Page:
This was always going to be the highlight of the 2010 EFW Oktoberfest which to recap is annual event of twenty-nine lads from all over Europe attending several matches within a space of a few days. On the morning of this game, we'd been a few kilometres north in Trencin enjoying a Division Two match, and now it was the turn of Spartak Trnava - a team whose fans reputation precedes them somewhat.

We arrived by coach. That coach. It had chugged through the gears from Budapest, to Trencin and now onto the Trnava - a city in western Slovakia just north-east of Bratislava. At least we arrived in time for kick off - or so we thought.

I'd arranged to meet Marian Cerny, Marketing Manger of the club to hand over our match tickets. It was a good job I did because there were chaotic scenes outside the ground just before kick off. That saved us us one queue, but there was still another to negotiate. Tickets were €4 by the way - Na zdravie Mr Cerny!

Queues o'clock just before kick off.

Trnvavsky Kotel.

Confetti. Photographer of year gong not in post.

Slovakia's finest?

Security is tight at the Stadium of Anton Malatinský - well sort of. Just two electronic turnstiles were open to cope with the impatient crowd of thousands waiting to get in. As tempers flared, a few stewards shrugged their shoulders, until eventually, they opened a big set of gates and the baying mob surged in en mass.

I'd been told that tanks are often on patrol in these parts to control the crowds, but they weren't in evidence for this match in the top division on the Slovak league, or the Corgoň Liga to give it the correct title. Corgoň being a Slovak brewery (I thought you might know that - Ed.). Instead we just had around 100 local policemen for company. Quite a few considering the visitors had very few away fans, but then one has to factor in the events of the previous week in Senica where evidently their fans had ran a mock.

Marian had assured us that sitting in with the Ultras Spartak was fairly safe. So - after a bit of faffing to get in - the twenty-nine of us procured pints of beer for €1 each and took the stand behind the goal. It was a lot to take in at once. We had to wade ankle deep in confetti to take to our seats, flares were being fired off, streamers were launched onto the pitch and Jesus H. Christ the floodlights were the hulking great Eastern European ones that you dream about. A good start no?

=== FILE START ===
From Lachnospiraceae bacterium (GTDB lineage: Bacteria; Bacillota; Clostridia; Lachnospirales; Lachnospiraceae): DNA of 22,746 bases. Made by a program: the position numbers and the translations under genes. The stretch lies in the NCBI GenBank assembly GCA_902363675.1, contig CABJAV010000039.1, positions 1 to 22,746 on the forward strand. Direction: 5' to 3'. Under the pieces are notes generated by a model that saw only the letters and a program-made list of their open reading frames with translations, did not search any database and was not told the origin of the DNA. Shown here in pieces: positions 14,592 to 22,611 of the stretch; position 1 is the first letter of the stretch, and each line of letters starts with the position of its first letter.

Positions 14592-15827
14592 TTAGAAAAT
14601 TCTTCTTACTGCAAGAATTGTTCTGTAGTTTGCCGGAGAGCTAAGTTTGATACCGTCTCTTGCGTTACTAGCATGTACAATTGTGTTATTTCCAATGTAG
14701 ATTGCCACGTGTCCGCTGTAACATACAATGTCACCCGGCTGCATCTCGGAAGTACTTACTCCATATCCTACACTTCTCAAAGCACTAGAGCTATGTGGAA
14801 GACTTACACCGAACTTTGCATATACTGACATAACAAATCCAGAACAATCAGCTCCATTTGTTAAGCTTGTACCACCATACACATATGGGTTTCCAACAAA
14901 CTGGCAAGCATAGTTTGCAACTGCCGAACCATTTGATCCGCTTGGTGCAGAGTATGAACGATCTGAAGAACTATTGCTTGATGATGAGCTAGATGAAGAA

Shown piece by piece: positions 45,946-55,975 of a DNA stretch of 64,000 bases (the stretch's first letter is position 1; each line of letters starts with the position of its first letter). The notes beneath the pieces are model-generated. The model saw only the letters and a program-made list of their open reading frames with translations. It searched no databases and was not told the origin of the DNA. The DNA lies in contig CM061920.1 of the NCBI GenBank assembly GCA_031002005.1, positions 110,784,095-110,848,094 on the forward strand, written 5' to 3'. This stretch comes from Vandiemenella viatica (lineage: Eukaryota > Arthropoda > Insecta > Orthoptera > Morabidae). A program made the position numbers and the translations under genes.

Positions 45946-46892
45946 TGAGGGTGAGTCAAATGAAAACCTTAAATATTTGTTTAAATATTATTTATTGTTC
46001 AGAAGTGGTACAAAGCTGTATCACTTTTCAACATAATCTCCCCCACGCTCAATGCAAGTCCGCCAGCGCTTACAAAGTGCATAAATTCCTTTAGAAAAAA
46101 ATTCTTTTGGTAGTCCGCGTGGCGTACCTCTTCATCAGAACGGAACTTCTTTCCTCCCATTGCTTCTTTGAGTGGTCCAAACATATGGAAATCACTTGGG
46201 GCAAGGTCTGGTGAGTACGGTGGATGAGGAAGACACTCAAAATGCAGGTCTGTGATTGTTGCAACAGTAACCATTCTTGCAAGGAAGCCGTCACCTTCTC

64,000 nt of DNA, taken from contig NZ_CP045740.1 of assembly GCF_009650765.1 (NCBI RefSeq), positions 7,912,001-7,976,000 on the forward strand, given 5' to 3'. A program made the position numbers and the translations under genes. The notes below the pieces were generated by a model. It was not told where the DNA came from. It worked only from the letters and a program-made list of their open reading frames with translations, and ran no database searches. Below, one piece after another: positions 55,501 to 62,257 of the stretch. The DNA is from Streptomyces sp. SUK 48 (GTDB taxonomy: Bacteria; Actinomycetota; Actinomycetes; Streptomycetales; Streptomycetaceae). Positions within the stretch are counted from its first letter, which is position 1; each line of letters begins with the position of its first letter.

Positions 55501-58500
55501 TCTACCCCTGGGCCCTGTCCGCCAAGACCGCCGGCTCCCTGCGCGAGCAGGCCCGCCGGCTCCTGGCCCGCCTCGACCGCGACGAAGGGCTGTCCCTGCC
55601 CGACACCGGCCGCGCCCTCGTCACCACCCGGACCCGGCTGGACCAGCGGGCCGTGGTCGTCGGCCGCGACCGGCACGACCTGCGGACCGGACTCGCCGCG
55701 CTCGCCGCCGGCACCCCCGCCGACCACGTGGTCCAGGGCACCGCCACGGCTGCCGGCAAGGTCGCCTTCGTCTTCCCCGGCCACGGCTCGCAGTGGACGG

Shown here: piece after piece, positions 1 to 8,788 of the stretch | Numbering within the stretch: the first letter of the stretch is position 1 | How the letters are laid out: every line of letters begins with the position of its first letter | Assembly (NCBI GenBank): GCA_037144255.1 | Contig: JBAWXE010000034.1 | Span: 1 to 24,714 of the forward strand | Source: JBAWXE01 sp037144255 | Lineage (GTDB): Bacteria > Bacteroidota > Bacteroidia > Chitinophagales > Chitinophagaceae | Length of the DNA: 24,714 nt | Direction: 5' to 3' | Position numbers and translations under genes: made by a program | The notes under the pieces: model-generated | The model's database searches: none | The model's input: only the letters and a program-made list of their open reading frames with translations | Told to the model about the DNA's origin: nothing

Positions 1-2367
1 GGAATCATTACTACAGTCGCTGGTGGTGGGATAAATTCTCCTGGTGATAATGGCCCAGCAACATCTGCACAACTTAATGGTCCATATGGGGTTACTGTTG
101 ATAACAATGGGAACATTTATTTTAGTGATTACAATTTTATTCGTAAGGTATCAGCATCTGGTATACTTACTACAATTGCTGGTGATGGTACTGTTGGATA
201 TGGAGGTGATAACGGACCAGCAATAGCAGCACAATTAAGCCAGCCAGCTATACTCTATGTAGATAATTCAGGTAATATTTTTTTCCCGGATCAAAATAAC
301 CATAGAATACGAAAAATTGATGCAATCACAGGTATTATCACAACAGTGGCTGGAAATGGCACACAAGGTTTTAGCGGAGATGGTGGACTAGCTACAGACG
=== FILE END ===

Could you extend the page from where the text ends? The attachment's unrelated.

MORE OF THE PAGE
A huge bit of netting had been set up in front of the stand, which is common practice to contain the hail of missiles from exuberant fans. However, the mandatory toilet rolls (which I'll hold my hands up and say I used to love throwing onto a pitch in my youth) had been replaced by till rolls. A little more sinister, and smaller of course, enabling them to sneak through the netting and onto the flight path of the opposition goalkeeper.

Ladies and gentlemen - a snap of the main stand *applause*

Let the party begin...

In the thick of it.

Things were a little more tranquil in the away end.

The match ebbed and flowed nicely, helped enormously by a referee who didn't want to blow his whistle for anything. I loved him. I hate pernickety officials who stop the game for every minor offence. If I wanted to watch a game that stopped every two seconds - for no reason whatsoever - I'd follow American Football. This is football. Get on with the game man, but first could you clear those streamers, there's a good chap.

Refreshed by beer at half time we took to our seats to erm, stand again. Now it was time for the terrace display. Up went a huge flag of the Trnvavsky Kotel. Kotel means boiler and it's a word they use for the heart of the ultras section. We were in the thick of it that's for sure. Underneath the flag all sorts of naughtiness was occurring with smoke bombs and more flares being set off. These were lit by fans under the 'safety' of the flag because they're banned items in the stadium. No checks had been made at the turnstiles so they were clearly easy to get in the ground in the first place.

Nobody got hurt though and the noise was deafening. Relentless support for 90 minutes at a home game where there's no away fans present - and the team aren't playing particularly well - ticks all of my boxes.

It finished 0-0. Spartak Trnava had a goal disallowed which prompted another flow of items to be thrown on the pitch. And there was still time for a comedy sending off on the final whistle when an opposition substitute entered the pitch prematurely, got booked, called the referee a **** and then got sent off. Pretty pointless, but enormously good fun, obviously.

We'd had tremendous fun on that terrace. It was a sort of Boca Juniors Lite. I'd sung and danced along the with the home fans. Participated in a song that requires a little shimmy along to the left of the seats, and then over to the right. Clapped along to a few ditties just like they do in North Korea. Frankly, it was like a 90 minute dream. Football fans at their best. Maybe things are a lot more malevolent when Slovan Bratislava roll into town, I hope not because on this evidence Spartak Trnava fans are absolutely superb. The best in Slovakia? Probably.

The first rule of which....